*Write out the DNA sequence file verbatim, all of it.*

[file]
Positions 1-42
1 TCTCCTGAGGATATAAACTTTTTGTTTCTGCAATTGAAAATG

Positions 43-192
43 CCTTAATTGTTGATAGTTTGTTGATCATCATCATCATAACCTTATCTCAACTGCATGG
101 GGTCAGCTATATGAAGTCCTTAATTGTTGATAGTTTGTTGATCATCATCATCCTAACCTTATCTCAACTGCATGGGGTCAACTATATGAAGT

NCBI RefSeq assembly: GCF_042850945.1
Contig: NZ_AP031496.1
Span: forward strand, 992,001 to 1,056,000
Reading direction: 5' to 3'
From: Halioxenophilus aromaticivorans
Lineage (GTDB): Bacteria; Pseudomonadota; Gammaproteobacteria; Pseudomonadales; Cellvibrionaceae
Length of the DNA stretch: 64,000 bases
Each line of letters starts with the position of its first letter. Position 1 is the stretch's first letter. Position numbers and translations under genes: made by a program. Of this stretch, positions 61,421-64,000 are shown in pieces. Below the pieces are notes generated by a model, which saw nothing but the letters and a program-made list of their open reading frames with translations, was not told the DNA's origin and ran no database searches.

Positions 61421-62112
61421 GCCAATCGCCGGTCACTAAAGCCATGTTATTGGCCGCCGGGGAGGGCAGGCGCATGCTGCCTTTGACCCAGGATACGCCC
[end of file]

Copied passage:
Positions 1-42
1 TCTCCTGAGGATATAAACTTTTTGTTTCTGCAATTGAAAATG

Positions 43-192
43 CCTTAATTGTTGATAGTTTGTTGATCATCATCATCATAACCTTATCTCAACTGCATGG
101 GGTCAGCTATATGAAGTCCTTAATTGTTGATAGTTTGTTGATCATCATCATCCTAACCTTATCTCAACTGCATGGGGTCAACTATATGAAGT

NCBI RefSeq assembly: GCF_042850945.1
Contig: NZ_AP031496.1
Span: forward strand, 992,001 to 1,056,000
Reading direction: 5' to 3'
From: Halioxenophilus aromaticivorans
Lineage (GTDB): Bacteria; Pseudomonadota; Gammaproteobacteria; Pseudomonadales; Cellvibrionaceae
Length of the DNA stretch: 64,000 bases
Each line of letters starts with the position of its first letter. Position 1 is the stretch's first letter. Position numbers and translations under genes: made by a program. Of this stretch, positions 61,421-64,000 are shown in pieces. Below the pieces are notes generated by a model, which saw nothing but the letters and a program-made list of their open reading frames with translations, was not told the DNA's origin and ran no database searches.

Positions 61421-62112
61421 GCCAATCGCCGGTCACTAAAGCCATGTTATTGGCCGCCGGGGAGGGCAGGCGCATGCTGCCTTTGACCCAGGATACGCCC